WELLINGTON (Reuters) - One big winner from New Zealand prime minister John Key’s surprise resignation is likely to be maverick politician Winston Peters, a popular protectionist who rails against foreign investment “lunacy” and plans to obstruct the government’s pro-China stance.
Peters and his New Zealand First party look set to again play kingmaker as the ruling National Party seeks a fourth term in government next year.
Without the charismatic Key, who was replaced this week by his experienced but dull deputy Bill English, National will lose votes and likely be forced to find extra seats beyond its usual coalition partners to hold power in New Zealand’s German-style mixed member proportional parliament, political analysts say.
New Zealand First currently holds 12 seats in the 121 seat chamber and is confident of increasing its vote in an election expected around September. That will give Peters bargaining power to push a anti-globalisation message similar to those that have found favour in parts of Southeast Asia, Europe and the United States.
A lawyer of Maori descent with a pedant-like knowledge of obscure legislative debating rules who has been politically active since the 1970s, Peters is no Donald Trump.
But his vocal opposition of Chinese migration and investment makes him an uncomfortable bedfellow for the centre right National Party, which has embraced the Asian giant and is negotiating a free trade upgrade with the country’s largest trading partner.
“Other parties either have ignored the causes of public anxiety or have tried to milk the issue when they were a part of the problem in the first place,” Peters told Reuters in a phone interview. “We’ve focused on things that ordinary people are concerned about.”
Peters plans to spend the coming months rallying against many of the policies that National is spearheading, calling for a ban on foreign home buyers and restrictions on China’s investment access.
This could make it harder for the National government to maintain or deepen its close relationship with China.
Under Key’s watch New Zealand became the first developed country to join the Asia Infrastructure Investment Bank and New Zealand officials helped to usher in other Western countries to the China-led bank, according to treasury officials. Trade between the two countries has grown to more than NZ$20 billion (£11.3 billion) a year and Chinese President Xi Jinping this year described the relationship as “unprecedented” in its depth.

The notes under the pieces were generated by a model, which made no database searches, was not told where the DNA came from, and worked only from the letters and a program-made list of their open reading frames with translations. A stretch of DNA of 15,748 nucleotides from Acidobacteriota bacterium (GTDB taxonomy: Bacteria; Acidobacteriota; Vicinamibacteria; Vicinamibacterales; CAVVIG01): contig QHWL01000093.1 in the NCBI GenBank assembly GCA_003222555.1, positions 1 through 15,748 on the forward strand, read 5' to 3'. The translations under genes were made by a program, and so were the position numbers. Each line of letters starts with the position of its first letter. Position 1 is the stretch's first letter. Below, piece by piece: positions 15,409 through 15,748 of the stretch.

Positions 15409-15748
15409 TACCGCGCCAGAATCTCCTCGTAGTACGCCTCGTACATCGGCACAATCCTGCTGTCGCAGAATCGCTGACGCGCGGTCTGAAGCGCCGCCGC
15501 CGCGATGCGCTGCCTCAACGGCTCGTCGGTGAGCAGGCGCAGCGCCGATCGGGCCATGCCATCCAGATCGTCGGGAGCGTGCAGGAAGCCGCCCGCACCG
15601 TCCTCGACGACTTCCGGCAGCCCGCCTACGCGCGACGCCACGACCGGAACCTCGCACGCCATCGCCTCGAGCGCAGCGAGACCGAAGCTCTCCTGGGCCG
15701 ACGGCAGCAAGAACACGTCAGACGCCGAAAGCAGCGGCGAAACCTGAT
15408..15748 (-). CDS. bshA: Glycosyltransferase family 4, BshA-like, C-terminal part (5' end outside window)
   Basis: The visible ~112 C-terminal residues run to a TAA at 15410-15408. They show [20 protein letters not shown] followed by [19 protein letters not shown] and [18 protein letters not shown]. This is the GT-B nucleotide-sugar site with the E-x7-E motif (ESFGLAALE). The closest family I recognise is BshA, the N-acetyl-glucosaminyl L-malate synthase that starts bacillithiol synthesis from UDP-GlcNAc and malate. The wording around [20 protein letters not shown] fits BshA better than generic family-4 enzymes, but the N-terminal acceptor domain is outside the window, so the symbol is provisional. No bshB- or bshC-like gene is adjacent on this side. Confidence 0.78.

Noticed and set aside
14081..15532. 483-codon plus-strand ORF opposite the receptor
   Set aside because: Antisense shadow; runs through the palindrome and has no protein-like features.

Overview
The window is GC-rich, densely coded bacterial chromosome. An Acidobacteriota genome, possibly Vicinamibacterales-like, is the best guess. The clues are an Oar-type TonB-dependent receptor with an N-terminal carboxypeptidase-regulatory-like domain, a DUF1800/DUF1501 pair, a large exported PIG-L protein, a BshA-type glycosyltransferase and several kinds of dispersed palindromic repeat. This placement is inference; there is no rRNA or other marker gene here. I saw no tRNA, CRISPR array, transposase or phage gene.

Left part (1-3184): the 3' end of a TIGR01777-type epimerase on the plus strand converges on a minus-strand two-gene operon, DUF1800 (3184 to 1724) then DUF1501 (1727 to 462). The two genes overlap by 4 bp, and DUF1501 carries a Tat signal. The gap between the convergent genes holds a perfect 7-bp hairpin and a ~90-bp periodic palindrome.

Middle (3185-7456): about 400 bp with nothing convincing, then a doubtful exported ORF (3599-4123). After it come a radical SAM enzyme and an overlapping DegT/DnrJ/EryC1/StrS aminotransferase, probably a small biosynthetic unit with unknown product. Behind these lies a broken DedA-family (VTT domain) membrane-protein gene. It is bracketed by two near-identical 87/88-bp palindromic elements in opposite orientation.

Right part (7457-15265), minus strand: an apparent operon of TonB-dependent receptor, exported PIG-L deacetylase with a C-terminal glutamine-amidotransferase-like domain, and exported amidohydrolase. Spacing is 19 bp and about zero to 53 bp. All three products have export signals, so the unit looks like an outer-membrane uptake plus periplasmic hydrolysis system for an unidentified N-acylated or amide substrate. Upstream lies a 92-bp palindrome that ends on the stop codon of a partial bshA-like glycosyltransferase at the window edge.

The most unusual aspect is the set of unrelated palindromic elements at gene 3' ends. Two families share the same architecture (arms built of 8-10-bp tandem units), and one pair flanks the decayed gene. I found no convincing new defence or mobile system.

Peters has long held a very different take on China. In 2005, he blamed Asian immigration for “imported criminal activity”. This year he described a Chinese company taking a majority ownership in a small New Zealand dairy processor as “lunacy” while dairy giant Fonterra’s decision to send cows to China was “economic treason.”
His party has a policy to ban most foreign buyers in the red hot housing market, whose price growth is among the highest in the world, a move National has rejected.
To be sure, Wellington’s ties to Beijing have developed over many years and under successive governments, including those Peters has been a part of.
But with public anguish rising over housing affordability and New Zealand pushing for a free trade upgrade with China, Peters’ message is gaining more traction.
Under the FTA upgrade, Beijing is pushing for better investment access into the Pacific nation - something Peters vehemently opposes.
“There’s a dire warning to this country in a resource hungry world, where so many of our resources are coming under foreign control,” Peters said.
“Frankly the level of access (by China) to the New Zealand market has been a mess. Nearly all of the impediments have been stripped away a long time ago.”
Representatives from the Chinese embassy in Wellington did not immediately respond to requests for comment.
Peters served as deputy prime minister as part of a National-led government in 1996 and foreign minister under a Labour Party-led government in 2005 and has refused to say which party he would favour if called on to form a coalition next year.
But with National expected to win the most votes of any party and Peters’ mistrust of the left-wing Green Party, observers think a deal with National is likely.
English, the new prime minister, acknowledged the relationship with Peters had been “challenging at times” but was not the immediate focus.
“The business of worrying about working with NZ First will arise after the election.”
Don Brash, a former National Party leader who lost the 2005 election after failing to make a deal with Peters saw him in potentially powerful position come election time.
“If Mr Peters has let’s say 17 seats, which is absolutely possible, then he’s in a position to make quite strong demands,” said Brash.
Editing by Lincoln Feast